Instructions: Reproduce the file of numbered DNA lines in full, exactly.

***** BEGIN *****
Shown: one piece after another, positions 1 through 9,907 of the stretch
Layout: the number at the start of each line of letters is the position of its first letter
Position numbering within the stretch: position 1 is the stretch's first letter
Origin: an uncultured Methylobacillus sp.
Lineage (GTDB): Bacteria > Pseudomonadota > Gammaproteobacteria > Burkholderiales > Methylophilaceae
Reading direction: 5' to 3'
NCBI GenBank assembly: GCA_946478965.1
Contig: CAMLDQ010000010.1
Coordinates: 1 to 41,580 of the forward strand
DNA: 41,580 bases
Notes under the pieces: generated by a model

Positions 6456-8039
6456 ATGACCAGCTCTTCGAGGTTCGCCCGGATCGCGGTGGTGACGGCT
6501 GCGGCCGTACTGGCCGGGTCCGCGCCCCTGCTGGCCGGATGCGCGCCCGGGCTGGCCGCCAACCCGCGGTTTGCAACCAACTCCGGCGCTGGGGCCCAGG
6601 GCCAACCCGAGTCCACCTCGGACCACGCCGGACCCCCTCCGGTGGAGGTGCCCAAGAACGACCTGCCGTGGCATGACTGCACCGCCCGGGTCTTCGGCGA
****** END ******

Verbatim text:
Shown: one piece after another, positions 1 through 9,907 of the stretch
Layout: the number at the start of each line of letters is the position of its first letter
Position numbering within the stretch: position 1 is the stretch's first letter
Origin: an uncultured Methylobacillus sp.
Lineage (GTDB): Bacteria > Pseudomonadota > Gammaproteobacteria > Burkholderiales > Methylophilaceae
Reading direction: 5' to 3'
NCBI GenBank assembly: GCA_946478965.1
Contig: CAMLDQ010000010.1
Coordinates: 1 to 41,580 of the forward strand
DNA: 41,580 bases
Notes under the pieces: generated by a model

Positions 6456-8039
6456 ATGACCAGCTCTTCGAGGTTCGCCCGGATCGCGGTGGTGACGGCT
6501 GCGGCCGTACTGGCCGGGTCCGCGCCCCTGCTGGCCGGATGCGCGCCCGGGCTGGCCGCCAACCCGCGGTTTGCAACCAACTCCGGCGCTGGGGCCCAGG
6601 GCCAACCCGAGTCCACCTCGGACCACGCCGGACCCCCTCCGGTGGAGGTGCCCAAGAACGACCTGCCGTGGCATGACTGCACCGCCCGGGTCTTCGGCGA